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Many of the islands of Vanuatu have been inhabited for thousands of years, the oldest archaeological evidence found dates to 2000 BC. Vanuatu is one of the most culturally diverse countries on earth. With a population of approximately 272,000, the country boasts 113 distinct languages and innumerable dialects. This amazing diversity is a result of 4,000 years of sporadic immigration from many Pacific countries. Although most settlers arrived from Melanesia, the larger built, lighter skinned Polynesians also settled in the islands.

In 1605, the Portuguese explorer Pedro Fernández de Quirós became the first European to reach the islands, believing it to be part of Terra Australis. Europeans began settling the islands in the late 18th century, after British explorer James Cook visited the islands on his second voyage, and gave them the name New Hebrides.

In 1887, the islands began to be administered by a French-British naval commission. In 1906, the French and British agreed to an Anglo-French Condominium on the New Hebrides. During World War II, the islands of Efate and Espiritu Santo were used as allied military bases. In the 1960s, the ni-Vanuatu people started to press for self-governance and later independence; full sovereignty was finally granted by both European nations on July 30, 1980. Vanuatu joined the UN in 1981 and the Non-Aligned Movement in 1983.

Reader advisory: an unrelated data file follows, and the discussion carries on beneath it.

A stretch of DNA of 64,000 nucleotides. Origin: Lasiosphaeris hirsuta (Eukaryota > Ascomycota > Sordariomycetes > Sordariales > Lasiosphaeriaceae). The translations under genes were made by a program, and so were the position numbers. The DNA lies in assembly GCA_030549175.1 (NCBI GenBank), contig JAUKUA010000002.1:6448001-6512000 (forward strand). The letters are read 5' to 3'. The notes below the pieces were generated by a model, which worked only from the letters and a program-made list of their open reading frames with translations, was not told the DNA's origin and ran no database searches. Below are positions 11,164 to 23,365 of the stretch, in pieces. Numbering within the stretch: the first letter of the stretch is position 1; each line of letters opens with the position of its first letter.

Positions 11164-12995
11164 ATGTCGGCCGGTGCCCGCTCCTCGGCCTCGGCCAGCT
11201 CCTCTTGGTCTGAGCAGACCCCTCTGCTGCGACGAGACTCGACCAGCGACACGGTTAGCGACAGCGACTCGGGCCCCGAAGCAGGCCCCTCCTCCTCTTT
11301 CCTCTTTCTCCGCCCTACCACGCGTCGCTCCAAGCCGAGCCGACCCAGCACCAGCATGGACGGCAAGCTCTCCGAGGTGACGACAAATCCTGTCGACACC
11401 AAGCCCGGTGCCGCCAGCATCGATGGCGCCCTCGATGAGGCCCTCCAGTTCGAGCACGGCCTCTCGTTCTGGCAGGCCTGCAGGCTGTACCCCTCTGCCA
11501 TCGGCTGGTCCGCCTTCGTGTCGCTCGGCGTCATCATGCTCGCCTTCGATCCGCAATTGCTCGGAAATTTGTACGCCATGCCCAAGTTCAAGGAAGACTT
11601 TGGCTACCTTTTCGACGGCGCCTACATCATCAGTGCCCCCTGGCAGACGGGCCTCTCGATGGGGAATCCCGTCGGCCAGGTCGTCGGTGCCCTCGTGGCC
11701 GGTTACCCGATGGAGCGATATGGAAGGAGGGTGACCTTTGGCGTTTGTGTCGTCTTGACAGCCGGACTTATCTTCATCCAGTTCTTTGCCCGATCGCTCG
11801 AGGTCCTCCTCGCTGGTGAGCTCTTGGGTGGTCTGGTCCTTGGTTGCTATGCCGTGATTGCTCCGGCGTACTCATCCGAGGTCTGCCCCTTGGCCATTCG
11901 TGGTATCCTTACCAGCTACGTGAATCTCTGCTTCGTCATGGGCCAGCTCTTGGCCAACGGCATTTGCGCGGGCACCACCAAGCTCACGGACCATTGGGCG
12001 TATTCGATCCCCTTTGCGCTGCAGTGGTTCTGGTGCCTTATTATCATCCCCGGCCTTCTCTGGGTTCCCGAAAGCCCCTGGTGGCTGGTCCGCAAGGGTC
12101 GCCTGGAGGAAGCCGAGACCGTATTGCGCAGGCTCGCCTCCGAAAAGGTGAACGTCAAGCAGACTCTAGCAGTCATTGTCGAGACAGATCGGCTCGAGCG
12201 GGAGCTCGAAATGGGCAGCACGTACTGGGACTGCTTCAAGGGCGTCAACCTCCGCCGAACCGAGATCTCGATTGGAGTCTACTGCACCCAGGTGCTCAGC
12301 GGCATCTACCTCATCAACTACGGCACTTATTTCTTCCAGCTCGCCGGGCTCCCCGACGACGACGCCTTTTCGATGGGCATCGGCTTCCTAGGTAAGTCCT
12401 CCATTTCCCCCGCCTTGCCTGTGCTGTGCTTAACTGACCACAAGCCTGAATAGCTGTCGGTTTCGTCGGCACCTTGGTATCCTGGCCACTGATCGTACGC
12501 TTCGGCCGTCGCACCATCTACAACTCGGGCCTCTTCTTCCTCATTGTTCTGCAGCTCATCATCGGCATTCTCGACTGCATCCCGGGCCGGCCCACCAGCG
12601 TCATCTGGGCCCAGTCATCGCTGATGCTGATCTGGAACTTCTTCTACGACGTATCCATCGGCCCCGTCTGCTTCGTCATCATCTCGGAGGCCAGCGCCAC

With no written language, story telling, songs and dances are of great importance. Art, in its many forms, from body decorations and tattoos to elaborate masks, hats, and carvings are also a vital part of ritual celebrations and the social life of the village. Despite the introduction of European ideas, Vanuatu kept its cultural richness and diversity with rituals and traditional ceremonies as an integral part of today’s life. Similar to Australian Aboriginal stories of the dreamtime and Maori legends of the past, ni-Vanuatu culture also has its mythic legends.

One of the most exciting ceremonies to attend is the Nagol. This awe inspiring ancient tradition, also known as land diving, is the role model for the modern bungee jumping. Each year around the time of yam harvest (April/May/June), tall wooden towers (up to 70 feet) are constructed on Pentecost Island. The tower is hold together by local vines, remarkably, not a single nail or any other piece of manmade building material is used. Young men dressed in traditional mats wrapped around their bodies jump from a platform on the tower, only secured by vines tied around their ankles. Legend has it that the first jumper was a woman. She was trying to escape from her abusive husband, climbed a tree and jumped. He followed her, leapt and died, unaware that his wife had secured liana vines to her ankles. For some time, only women participated in the dive until the male elders decided that they should dive to redress their shame and prove their courage.